What induces low back pain?
Low back pain may be triggered by a several factors from injuries to the effects of aging. The spinal cord is shielded by the vertebrae, which are made of bone. Between each vertebra are soft discs with a ligamentous outer layer. These discs work as shock absorbers to guard the vertebra and the spinal cord. Many of the problems that cause back pain are the result of herniation and degeneration of the intervertebral disk. Degeneration is a process in which wear and tear causes degeneration of the disc. Herniations, or bulging of the disk are protrusions from the disk that compress the surrounding nerves, triggering pain or numbness.
If I undertake Spinal Decompression therapy, how much time does it take to see benefits?
The majority of patients show a reduction in pain after the first few sessions. Normally, significant improvement is obtained by the second week of therapy.
How long does it take to finish Spinal Decompression therapy?
Patients stay on the system for 30-45 minutes, on a daily basis for the first 2 weeks, three times a week for the next 2 weeks, and followed up by 2 times a week for the last 2 weeks.
Do I qualify for Spinal Decompression treatment?
Since I began using Spinal Decompression spinal disc decompression equipment, I’ have been flooded with questions from both doctors and patients regarding which cases it will best help. Obviously proper patient selection is essential to favorable results, so allow me to explain to you of the Inclusion and Exclusion criteria so you may make the right decision since not everybody is a candidate for Spinal Decompression therapy.
Pain caused by herniated and bulging lumbar disks that is greater than 4 weeks old
Recurrent pain from a failed back surgery that is more than 6 months old.
Consistent pain from degenerated disc not reacting to four weeks of therapy.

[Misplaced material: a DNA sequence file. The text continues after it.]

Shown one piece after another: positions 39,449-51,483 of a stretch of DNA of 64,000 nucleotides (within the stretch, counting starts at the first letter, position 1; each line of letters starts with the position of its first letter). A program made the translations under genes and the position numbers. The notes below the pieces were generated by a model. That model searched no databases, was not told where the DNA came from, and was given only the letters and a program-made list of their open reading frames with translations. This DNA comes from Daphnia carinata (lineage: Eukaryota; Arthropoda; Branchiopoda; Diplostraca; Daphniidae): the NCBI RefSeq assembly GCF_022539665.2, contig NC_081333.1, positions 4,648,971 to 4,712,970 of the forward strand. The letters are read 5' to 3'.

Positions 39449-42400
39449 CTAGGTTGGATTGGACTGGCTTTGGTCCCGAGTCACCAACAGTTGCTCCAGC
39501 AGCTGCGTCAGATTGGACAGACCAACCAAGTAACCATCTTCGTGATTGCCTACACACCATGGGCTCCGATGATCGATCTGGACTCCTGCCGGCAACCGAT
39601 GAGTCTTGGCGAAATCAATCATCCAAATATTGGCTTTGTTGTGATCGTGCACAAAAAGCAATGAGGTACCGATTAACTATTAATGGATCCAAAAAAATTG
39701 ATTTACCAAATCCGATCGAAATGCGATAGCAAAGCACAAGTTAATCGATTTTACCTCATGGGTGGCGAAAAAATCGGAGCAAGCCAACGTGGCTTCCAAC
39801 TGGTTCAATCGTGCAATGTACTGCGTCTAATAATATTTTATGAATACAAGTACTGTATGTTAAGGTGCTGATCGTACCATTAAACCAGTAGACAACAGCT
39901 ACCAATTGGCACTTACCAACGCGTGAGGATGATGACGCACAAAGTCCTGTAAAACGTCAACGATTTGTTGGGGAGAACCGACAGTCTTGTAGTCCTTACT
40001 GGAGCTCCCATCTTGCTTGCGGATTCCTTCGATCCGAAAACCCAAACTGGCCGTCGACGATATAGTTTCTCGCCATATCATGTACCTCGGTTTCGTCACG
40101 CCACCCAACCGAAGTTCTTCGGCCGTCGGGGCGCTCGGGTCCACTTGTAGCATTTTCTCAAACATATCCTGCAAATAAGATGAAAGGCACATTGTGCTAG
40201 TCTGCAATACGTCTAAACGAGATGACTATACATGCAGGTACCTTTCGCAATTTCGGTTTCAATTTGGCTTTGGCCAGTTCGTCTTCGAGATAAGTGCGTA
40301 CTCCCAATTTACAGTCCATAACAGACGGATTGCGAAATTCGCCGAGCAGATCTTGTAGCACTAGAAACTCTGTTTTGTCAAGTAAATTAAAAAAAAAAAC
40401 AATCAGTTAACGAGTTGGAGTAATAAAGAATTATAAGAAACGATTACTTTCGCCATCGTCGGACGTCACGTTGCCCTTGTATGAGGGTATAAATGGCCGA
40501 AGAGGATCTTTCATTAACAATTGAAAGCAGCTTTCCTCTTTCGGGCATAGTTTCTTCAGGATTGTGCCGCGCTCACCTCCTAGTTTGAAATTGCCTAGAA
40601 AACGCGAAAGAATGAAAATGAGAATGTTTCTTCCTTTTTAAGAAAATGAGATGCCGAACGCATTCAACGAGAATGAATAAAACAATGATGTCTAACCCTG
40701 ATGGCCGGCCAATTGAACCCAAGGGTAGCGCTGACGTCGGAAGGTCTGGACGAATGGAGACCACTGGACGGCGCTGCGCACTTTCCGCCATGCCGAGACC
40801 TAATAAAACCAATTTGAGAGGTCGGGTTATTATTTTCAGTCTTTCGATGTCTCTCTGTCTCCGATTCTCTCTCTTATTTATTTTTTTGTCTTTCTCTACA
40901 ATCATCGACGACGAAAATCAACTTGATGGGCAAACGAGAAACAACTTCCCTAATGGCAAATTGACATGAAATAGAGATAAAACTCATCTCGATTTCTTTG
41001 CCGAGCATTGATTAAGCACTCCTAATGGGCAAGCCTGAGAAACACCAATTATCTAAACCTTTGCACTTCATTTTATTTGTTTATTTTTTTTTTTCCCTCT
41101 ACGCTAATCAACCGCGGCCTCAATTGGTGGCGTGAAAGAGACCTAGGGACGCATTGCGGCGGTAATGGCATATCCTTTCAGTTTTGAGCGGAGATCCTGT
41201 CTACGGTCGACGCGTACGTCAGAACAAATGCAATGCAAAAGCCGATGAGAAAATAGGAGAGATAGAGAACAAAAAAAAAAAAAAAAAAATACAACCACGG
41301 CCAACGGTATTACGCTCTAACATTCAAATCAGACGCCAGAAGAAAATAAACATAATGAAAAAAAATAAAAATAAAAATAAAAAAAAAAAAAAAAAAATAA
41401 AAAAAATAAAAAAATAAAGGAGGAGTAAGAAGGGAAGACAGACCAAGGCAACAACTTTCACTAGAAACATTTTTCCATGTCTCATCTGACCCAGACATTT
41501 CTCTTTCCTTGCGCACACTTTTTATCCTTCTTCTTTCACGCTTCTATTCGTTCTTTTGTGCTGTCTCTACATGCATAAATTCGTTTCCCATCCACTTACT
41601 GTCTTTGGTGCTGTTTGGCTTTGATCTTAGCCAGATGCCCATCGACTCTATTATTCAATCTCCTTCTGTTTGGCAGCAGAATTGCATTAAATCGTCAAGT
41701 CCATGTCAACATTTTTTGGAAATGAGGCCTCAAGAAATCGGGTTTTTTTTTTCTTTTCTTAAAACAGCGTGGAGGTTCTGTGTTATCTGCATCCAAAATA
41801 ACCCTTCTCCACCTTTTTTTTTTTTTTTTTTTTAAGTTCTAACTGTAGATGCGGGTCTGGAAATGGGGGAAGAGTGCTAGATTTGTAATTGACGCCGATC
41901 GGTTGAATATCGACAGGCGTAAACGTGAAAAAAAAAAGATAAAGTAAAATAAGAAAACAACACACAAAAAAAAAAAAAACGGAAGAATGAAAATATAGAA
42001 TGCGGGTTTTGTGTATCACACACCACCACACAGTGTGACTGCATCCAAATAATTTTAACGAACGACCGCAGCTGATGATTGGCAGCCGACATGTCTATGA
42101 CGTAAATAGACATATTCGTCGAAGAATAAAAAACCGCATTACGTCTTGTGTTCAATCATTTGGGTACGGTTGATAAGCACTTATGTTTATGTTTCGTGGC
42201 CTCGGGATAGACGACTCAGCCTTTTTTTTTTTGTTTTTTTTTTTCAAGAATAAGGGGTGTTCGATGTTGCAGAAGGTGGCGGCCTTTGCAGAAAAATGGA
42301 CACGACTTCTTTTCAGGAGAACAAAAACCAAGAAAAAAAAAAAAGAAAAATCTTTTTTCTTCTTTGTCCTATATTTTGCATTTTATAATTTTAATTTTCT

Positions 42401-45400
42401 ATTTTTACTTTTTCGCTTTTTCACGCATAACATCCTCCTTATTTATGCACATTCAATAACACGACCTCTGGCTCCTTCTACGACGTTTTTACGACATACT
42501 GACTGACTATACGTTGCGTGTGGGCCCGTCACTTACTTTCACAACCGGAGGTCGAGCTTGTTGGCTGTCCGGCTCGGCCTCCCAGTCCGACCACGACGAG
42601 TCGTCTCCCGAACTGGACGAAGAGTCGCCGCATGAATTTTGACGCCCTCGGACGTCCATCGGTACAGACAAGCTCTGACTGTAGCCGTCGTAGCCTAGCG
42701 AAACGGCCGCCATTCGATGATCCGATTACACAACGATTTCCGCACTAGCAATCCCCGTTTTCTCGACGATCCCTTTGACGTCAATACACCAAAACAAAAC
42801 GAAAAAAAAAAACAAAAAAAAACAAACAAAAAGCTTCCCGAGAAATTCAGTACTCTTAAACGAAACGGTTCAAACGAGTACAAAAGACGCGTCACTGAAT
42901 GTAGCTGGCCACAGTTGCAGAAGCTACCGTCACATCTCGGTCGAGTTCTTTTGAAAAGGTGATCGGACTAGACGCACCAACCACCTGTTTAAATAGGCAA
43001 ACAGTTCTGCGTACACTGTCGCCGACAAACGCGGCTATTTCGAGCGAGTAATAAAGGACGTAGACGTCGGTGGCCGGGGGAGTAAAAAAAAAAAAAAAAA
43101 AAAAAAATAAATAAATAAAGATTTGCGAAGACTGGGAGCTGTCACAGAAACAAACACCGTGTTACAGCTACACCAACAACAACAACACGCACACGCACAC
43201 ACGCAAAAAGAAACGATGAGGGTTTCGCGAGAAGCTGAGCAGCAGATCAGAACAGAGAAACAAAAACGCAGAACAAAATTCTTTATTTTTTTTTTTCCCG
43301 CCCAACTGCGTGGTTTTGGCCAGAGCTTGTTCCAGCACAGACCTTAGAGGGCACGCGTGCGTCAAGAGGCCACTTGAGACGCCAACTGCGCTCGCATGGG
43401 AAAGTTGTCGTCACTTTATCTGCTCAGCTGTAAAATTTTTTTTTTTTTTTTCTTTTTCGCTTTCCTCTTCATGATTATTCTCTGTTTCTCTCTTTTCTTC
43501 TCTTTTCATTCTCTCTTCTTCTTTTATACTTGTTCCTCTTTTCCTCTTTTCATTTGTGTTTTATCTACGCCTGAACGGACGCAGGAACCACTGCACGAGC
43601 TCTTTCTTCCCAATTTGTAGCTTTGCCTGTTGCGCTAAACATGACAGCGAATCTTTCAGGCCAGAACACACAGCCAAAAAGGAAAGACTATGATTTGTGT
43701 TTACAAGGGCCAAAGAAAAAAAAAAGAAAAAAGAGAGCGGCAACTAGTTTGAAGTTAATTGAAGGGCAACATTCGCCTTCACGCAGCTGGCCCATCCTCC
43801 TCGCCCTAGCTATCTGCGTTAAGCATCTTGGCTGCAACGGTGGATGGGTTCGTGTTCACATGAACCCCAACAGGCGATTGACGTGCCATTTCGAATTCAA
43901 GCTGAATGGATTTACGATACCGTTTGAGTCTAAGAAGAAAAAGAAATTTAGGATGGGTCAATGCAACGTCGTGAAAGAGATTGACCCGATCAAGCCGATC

Patients available for four weeks of therapy.
Patient at least 18 years of age.
Appliances including pedicle screws and rods
Prior lumbar fusion less than 6 months old
Compression fracture of lumbar spine below L-1 (recent).
Pathologic aortic aneurysm.
Pelvic or abdominal cancer.
Disk space infections.
Severe peripheral neuropathy.
Hemiplegia, paraplegia, or cognitive dysfunction.
Are there any negative side effects to the treatment?
Most patients do not experience any side effects. There have been some mild cases of muscle spasm for a brief time period.
Specifically How does Spinal Decompression separate each vertebra and permit decompression at a certain level?
Decompression is achieved using a specific mix of spinal positioning and varying the degree and level of force. The trick to producing this decompression is the gentle pull that is created by a logarithmic curve. When distractive forces are generated on a logarithmic curve the typical proprioceptor response is prevented. Avoiding this response allows decompression to occur at the targeted location.
Are there any risks to the patient during treatment on Spinal Decompression?
NO. Spinal Decompression is completely safe and comfortable for all patients. The system has emergency stop switches for both the operator and the patient. These switches (a requirement of the FDA) terminate the treatment immediately thereby avoiding any injuries.
How does Spinal Decompression treatment differentiate from spinal traction?
Traction is helpful at treating a few of the conditions resulting from herniated or degeneration. Traction can’t take care of the source of the problem. Spinal Decompression creates a negative pressure inside the disk. This effect causes the disk to pull in the herniation and the rise in negative pressure also induces the flow of blood and nutrients back into the disc allowing the body’s natural fibroblastic response to heal the injury and re-hydrate the disk. Traction and inversion tables, at best, can lower the intradiscal pressure from a +90 to a +30 mmHg. Spinal Decompression is clinically proven to decrease the intradiscal pressure to between a -150 to -200 mmHg. Traction leads to the body’s normal response to stretching by producing painful muscle spasms that exacerbate the pain in affected area.
Can Spinal Decompression be used for individuals that have had spinal surgery?
Spinal Decompression treatment is not contra-indicated for patients that have had spinal surgery. Many patients have found success with Spinal Decompression after a failed back surgery.
Who is not a prospect for Spinal Decompression treatment?
Anybody who has recent spinal fractures, surgical fusion or metallic hardware, surgically repaired aneurysms, infection of the spine, and/or moderate to extreme osteoporosis.
Who is a prospect for Spinal Decompression?
Anybody who has been informed they need surgery but wishes to avoid it, anyone who has been told there is nothing more provided to help, anyone who failed to dramatically respond to conservative methods (medications, physical therapy, injections, chiropractic, acupuncture), or anyone who still has pain but wishes to obtain the type of care they want.